At the time, I wrote in the Huffington Post, “a young African-American teenager, wearing a hoodie against the rain, died, seemingly, for carrying a can of iced tea and a bag of skittles. If that isn’t a tragedy, then the word has no meaning.” It’s one of the reasons that after the murder of George Floyd, I wanted the Jewish community to join you to protest that despicable abomination.

You and I could have worked well together, Alicia, even as we would have likely disagreed sharply on Israel, which is no doubt the “political positions” you are referring to. Such disagreement would have been fine with me. One of the things I love about Israel is that it is an open democracy that tolerates dissent. At our 2014 gala, we honored Sean Penn, who gave a memorable address in which he referred to the West Bank as “undeclared territories.” He argued that the ranks of those unjustly imprisoned around the world include Palestinians in Israel and repeated that the label of anti-Semitism is “too often used to discredit dialogue.” He was never censored for expressing his opinion, just as you would not have been. We know that brotherhood does not mean agreement. It means love despite disagreement.

As for Linda Sarsour, here’s the weird thing about her unprovoked attacks against me. In 2016, I met her on the Steve Harvey Show, where I had a warm and extremely civilized dialogue about Jewish and Islamic relations with her on national TV. I praised her for her pride in wearing the hijab. I try to do the same by wearing my yarmulke and tzitzis.

I could, therefore, hardly believe how she had no issue becoming quickly radicalized against the Jewish community. In April 2017, Linda spoke alongside Rasmea Odeh at a dinner and told the audience that she was “honored to be on this stage with Rasmea,” a member of the PFLP convicted in 1969 for her involvement in the bombing of an Israeli supermarket, an event that took the lives of two young students and maimed nine more. You have a big heart, Alicia, and I know you will appreciate that the Jewish community was pained to hear Linda praising a terrorist with the blood of two innocents on her hands. Like the African American community, we Jews know all too well what it’s like to be murdered and have no one care.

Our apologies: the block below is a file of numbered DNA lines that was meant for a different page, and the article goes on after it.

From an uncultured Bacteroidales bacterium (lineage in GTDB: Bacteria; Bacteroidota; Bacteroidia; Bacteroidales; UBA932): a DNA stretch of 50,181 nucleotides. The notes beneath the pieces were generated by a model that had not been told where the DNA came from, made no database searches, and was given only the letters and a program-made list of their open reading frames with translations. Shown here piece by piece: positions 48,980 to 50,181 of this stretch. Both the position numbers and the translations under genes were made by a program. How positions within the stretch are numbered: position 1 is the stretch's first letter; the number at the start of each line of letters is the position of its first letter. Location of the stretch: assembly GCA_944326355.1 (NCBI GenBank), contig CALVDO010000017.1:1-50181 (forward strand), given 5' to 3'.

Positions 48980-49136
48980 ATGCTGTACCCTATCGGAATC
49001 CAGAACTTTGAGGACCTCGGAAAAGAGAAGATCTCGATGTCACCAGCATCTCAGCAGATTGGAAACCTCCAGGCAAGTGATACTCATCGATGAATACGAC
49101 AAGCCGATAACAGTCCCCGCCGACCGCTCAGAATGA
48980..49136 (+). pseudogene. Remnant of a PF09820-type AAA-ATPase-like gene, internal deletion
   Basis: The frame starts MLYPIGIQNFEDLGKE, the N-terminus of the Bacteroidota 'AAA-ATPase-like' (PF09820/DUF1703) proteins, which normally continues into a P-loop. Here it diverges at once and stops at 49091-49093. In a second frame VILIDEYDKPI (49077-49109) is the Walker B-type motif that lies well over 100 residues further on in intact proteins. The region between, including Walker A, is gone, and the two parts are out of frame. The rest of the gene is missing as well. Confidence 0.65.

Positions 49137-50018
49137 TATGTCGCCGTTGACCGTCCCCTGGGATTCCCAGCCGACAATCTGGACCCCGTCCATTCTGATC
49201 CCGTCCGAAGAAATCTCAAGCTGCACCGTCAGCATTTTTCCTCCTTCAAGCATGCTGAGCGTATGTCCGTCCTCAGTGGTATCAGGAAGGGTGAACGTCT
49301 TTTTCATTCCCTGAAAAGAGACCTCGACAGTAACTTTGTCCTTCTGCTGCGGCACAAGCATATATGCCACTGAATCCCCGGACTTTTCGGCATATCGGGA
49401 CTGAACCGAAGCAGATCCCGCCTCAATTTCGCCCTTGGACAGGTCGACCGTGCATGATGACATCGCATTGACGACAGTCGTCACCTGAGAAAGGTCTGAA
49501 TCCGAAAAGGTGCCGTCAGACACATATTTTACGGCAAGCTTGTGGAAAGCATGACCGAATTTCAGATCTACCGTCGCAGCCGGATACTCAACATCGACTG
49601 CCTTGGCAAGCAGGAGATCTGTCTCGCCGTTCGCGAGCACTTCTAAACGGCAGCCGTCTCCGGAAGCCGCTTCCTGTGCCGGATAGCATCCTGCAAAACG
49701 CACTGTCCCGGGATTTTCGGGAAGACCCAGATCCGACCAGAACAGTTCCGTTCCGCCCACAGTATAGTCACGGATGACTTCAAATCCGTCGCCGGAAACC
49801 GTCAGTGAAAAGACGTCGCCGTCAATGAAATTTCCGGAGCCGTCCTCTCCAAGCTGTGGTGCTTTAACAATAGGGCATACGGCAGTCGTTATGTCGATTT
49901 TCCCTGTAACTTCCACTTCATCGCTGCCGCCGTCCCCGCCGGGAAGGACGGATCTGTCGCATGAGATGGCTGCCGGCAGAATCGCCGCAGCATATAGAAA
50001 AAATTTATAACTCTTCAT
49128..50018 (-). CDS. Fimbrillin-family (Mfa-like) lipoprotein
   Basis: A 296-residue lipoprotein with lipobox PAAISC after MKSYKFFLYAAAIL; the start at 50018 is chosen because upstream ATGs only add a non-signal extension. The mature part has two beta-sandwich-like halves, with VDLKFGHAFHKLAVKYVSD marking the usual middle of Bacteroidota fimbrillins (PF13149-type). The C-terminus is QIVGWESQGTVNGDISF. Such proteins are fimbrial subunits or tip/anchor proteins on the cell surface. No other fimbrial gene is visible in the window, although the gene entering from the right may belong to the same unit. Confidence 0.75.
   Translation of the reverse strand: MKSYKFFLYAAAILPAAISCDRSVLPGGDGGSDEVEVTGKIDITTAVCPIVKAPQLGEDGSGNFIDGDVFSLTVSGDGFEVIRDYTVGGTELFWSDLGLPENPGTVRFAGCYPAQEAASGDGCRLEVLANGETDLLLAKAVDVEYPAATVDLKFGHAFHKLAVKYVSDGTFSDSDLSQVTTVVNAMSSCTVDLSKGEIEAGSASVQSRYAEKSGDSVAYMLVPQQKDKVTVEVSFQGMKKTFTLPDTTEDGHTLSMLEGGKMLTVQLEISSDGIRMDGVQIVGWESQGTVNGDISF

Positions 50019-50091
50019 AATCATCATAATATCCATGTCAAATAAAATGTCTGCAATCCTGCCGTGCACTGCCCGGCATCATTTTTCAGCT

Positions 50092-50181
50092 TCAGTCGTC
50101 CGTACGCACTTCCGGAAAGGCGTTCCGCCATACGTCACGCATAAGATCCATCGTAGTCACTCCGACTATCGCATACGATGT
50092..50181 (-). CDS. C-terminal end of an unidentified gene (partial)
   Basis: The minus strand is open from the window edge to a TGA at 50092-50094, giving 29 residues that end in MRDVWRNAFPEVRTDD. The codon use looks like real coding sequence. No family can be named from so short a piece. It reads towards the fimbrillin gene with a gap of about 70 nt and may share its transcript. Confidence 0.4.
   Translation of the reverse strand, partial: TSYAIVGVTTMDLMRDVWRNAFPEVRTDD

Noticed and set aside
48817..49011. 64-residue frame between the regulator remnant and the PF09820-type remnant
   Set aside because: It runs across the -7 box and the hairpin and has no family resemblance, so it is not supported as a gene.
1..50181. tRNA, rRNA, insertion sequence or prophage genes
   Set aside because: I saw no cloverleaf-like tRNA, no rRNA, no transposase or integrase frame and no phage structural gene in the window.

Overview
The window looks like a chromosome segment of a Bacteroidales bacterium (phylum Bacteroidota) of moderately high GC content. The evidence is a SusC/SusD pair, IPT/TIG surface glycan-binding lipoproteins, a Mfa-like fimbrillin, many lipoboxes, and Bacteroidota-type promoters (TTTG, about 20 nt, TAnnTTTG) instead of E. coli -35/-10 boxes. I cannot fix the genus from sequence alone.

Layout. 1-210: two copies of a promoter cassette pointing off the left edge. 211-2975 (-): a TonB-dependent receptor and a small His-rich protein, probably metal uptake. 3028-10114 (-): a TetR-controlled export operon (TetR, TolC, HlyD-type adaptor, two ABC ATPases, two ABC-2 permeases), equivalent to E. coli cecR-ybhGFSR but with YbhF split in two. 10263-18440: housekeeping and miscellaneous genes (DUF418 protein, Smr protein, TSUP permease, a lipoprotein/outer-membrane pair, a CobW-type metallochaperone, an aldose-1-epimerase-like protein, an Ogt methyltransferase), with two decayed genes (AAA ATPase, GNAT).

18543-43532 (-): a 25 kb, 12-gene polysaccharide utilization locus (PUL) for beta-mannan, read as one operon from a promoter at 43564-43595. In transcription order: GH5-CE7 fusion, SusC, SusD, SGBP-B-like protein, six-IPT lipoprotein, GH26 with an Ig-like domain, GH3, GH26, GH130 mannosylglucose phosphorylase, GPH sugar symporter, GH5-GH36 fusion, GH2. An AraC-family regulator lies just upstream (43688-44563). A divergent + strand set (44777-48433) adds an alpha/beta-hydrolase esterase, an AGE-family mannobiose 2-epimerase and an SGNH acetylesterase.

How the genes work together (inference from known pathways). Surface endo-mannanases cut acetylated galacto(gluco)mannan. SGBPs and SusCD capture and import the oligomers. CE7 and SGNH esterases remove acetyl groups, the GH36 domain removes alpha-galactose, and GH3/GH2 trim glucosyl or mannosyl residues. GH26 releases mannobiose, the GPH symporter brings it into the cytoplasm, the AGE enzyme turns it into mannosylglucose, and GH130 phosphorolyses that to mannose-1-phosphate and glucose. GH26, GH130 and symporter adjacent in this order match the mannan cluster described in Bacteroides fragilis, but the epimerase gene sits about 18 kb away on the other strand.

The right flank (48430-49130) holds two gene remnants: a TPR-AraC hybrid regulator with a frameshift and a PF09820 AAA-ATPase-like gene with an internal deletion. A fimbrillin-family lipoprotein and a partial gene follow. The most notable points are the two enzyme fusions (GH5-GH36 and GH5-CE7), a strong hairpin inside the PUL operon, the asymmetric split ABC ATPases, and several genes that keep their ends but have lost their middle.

That day Linda also extended her gratitude to her “favorite person in this room, Imam Siraj Wahhaj,” a man known for hateful views toward the LGBTQ community, what he calls “a disease of this society.” In 1992, Imam Wahhaj expressed his desire to burn down a gay-friendly mosque in Toronto, if only he could. His admonition of “woe to the Muslims who pick kafirs [non-Muslims] for friends” implies that Wahhaj is no fan of peaceful coexistence either, a fact I find surprising considering that Linda holds “radical love” to be a tenet of her faith, which most certainly is in normative Islam.

It’s no wonder that in August 2020, President Biden condemned Linda Sarsour in the strongest terms. His campaign said, “Joe Biden has been a strong supporter of Israel and a vehement opponent of anti-Semitism his entire life, and he obviously condemns [Sarsour’s] views and opposes BDS, as does the Democratic platform. She has no role in the Biden campaign whatsoever.”

Alicia, my advice would be to take President Biden’s advice on both counts. Let’s engage in a moment of unity, bringing together the Black and Jewish communities. And let’s listen to President Biden and reject the hatred of people like Linda Sarsour who seek to separate us.

I look forward, God willing, to speaking and meeting.

God bless you.


Rabbi Shmuley Boteach, “America’s Rabbi,” whom the Washington Post calls “the most famous Rabbi in America,” will release his new book “Holocaust Holiday: One Family’s Descent into Genocide Memory Hell” in April. Follow him on Instagram and Twitter @RabbiShmuley.